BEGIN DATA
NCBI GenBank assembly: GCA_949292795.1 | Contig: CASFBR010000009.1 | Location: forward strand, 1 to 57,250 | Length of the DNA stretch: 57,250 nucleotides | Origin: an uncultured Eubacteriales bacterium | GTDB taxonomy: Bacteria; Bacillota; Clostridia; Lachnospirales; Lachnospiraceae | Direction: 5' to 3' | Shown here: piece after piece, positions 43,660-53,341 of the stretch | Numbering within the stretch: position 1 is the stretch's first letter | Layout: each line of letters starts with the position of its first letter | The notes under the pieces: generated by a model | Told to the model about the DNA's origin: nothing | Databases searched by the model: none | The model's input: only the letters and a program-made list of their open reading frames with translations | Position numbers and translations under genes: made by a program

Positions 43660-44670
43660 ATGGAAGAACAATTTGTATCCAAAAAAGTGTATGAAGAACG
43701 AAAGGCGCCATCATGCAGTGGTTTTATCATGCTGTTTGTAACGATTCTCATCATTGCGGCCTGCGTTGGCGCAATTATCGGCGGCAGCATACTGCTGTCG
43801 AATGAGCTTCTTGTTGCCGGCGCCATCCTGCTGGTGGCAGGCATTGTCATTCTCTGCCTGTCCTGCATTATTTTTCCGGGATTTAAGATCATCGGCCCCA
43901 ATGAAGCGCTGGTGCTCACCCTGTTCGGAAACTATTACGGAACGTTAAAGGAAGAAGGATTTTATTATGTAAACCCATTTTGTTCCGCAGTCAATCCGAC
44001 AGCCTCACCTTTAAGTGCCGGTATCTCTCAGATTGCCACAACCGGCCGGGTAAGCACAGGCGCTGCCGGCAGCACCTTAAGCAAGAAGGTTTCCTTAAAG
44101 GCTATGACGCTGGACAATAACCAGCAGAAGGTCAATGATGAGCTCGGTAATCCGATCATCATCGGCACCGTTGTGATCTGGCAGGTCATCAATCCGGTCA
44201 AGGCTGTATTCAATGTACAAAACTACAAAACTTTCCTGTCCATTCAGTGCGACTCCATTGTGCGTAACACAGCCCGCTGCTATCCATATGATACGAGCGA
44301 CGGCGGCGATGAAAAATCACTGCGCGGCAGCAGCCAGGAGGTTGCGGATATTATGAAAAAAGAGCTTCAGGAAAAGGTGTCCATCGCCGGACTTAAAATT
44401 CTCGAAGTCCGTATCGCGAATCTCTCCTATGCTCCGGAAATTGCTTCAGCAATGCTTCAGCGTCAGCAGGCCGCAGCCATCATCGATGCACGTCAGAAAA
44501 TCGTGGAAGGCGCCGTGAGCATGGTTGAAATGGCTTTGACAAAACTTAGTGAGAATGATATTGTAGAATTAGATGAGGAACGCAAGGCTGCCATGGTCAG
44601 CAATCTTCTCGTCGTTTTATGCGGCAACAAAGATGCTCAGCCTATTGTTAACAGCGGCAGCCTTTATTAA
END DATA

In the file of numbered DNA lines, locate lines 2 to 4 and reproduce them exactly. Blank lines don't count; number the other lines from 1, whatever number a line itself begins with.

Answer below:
Positions 43660-44670
43660 ATGGAAGAACAATTTGTATCCAAAAAAGTGTATGAAGAACG
43701 AAAGGCGCCATCATGCAGTGGTTTTATCATGCTGTTTGTAACGATTCTCATCATTGCGGCCTGCGTTGGCGCAATTATCGGCGGCAGCATACTGCTGTCG